Retinal vascular imaging in early life: Insights into processes and risk of cardiovascular disease

Ling Jun Li, Mohammad Kamran Ikram, Tien Yin Wong*

*Corresponding author for this work

Research output: Contribution to journalReview articleAcademicpeer-review

42 Citations (Scopus)

Abstract

Cardiovascular disease (CVD) is the leading cause of morbidity and mortality globally. In recent years, studies have shown that the origins of CVD may be traced to vascular and metabolic processes in early life. Retinal vascular imaging is a new technology that allows detailed non-invasive in vivo assessment and monitoring of the microvasculature. In this systematic review, we described the application of retinal vascular imaging in children and adolescents, and we examined the use of retinal vascular imaging in understanding CVD risk in early life. We reviewed all publications with quantitative retinal vascular assessment in two databases: PubMed and Scopus. Early life CVD risk factors were classified into four groups: birth risk factors, environmental risk factors, systemic risk factors and conditions linked to future CVD development. Retinal vascular changes were associated with lower birth weight, shorter gestational age, low-fibre and high-sugar diet, lesser physical activity, parental hypertension history, childhood hypertension, childhood overweight/obesity, childhood depression/anxiety and childhood type 1 diabetes mellitus. In summary, there is increasing evidence supporting the view that structural changes in the retinal microvasculature are associated with CVD risk factors in early life. Thus, the retina is a useful site for pre-clinical assessment of microvascular processes that may underlie the future development of CVD in adulthood.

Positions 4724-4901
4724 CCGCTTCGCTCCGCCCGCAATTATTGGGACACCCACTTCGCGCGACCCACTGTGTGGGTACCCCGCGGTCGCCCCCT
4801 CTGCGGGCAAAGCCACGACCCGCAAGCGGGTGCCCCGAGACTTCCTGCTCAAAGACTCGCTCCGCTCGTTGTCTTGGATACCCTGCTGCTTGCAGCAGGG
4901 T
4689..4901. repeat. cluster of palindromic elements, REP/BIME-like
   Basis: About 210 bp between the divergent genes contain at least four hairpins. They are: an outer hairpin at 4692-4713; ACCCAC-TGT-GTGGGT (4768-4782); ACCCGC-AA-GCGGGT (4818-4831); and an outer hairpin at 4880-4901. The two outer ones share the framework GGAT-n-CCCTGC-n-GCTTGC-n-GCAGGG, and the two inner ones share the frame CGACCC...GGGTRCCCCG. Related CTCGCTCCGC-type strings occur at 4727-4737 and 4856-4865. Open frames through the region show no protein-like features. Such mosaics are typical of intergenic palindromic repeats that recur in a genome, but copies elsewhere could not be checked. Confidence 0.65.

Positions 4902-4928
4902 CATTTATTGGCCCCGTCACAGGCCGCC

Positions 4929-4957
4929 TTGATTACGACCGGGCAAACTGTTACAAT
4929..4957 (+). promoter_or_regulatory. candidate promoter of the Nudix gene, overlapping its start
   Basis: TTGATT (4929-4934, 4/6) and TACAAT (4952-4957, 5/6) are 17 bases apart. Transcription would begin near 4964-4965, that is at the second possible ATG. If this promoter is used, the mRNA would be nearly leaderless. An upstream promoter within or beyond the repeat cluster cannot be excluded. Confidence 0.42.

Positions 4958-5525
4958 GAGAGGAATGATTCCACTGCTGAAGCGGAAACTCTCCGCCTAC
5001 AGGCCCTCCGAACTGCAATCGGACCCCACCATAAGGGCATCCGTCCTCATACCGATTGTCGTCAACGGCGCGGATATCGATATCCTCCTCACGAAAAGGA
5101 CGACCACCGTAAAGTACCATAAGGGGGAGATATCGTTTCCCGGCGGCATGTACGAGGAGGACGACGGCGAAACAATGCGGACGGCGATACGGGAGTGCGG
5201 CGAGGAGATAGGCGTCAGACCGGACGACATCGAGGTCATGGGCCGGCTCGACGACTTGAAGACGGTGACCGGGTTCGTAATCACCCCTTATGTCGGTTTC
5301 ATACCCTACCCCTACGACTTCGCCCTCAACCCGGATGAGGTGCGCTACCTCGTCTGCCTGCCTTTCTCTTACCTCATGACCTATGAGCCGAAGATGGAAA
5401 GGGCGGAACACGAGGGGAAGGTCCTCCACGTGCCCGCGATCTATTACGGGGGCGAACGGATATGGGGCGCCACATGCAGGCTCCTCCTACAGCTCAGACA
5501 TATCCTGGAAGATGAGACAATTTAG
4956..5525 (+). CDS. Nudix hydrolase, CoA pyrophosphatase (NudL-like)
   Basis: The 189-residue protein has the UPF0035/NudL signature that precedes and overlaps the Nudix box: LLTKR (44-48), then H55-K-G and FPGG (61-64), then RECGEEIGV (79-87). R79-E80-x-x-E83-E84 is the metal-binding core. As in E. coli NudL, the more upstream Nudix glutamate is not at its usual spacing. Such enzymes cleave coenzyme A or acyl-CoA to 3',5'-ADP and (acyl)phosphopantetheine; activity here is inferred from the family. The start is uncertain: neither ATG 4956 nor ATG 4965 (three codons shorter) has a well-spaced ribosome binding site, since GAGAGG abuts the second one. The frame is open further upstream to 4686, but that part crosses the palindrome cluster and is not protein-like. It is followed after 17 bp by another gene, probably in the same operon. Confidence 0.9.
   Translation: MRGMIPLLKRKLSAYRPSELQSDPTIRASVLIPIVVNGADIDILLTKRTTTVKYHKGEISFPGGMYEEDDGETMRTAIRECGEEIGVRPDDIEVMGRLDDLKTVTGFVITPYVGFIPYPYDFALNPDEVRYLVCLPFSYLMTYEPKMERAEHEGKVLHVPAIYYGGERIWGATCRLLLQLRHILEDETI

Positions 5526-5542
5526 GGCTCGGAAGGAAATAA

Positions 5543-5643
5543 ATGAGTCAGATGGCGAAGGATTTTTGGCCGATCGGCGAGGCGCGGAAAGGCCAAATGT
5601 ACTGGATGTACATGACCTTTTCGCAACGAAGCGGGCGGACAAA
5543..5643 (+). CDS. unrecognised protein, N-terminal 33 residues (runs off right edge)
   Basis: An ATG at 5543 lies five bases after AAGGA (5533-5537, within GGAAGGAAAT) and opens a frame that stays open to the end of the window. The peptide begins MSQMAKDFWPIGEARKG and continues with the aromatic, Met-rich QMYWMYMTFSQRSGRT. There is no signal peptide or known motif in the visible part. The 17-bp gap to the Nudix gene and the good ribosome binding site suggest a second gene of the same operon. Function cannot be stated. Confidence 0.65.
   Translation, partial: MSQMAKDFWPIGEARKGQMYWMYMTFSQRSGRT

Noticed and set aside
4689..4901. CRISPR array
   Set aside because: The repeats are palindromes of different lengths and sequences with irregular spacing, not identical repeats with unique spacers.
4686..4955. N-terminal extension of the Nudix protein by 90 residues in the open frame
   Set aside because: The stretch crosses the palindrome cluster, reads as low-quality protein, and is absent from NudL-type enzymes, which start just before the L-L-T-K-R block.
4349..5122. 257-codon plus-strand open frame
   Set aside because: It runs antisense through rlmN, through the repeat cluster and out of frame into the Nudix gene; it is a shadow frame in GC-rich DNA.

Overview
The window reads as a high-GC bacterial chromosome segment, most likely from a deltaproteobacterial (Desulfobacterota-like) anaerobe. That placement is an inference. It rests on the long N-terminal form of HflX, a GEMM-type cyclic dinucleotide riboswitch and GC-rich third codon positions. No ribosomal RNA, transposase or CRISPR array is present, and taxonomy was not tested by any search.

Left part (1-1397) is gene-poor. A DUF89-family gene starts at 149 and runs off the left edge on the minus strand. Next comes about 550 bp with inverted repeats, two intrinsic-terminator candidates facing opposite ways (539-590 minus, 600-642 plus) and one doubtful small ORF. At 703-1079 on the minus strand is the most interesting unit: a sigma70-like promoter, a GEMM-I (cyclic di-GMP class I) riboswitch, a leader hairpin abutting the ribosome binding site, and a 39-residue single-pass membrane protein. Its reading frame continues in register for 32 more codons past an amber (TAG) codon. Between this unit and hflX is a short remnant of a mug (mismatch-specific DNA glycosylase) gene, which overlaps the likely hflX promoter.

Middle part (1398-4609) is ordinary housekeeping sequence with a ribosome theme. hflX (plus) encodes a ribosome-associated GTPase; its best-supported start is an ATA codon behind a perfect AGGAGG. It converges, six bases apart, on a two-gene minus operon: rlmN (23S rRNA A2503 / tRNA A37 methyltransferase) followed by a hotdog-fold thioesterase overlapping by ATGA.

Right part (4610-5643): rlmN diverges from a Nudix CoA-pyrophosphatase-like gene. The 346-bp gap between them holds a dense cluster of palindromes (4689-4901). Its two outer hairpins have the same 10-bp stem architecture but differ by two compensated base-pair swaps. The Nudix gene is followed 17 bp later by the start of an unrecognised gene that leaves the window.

Original languageEnglish
Pages (from-to)2175-2203
Number of pages29
JournalJournal of Physiology
Volume594
Issue number8
DOIs
Publication statusPublished - 15 Apr 2016
Externally publishedYes

Bibliographical note

Funding Information:
L.‐J.L. received funding from the Singapore Ministry of Health's National Medical Research Council (NMRC/TA/0027/2014). M.K.I. received funding from the Singapore Ministry of Health's National Medical Research Council (NMRC/CSA/038/2013) and the Netherlands Organisation for Health Research and Development (ZonMW; VENI project number: 91612163).

Publisher Copyright:
© 2016 The Physiological Society.

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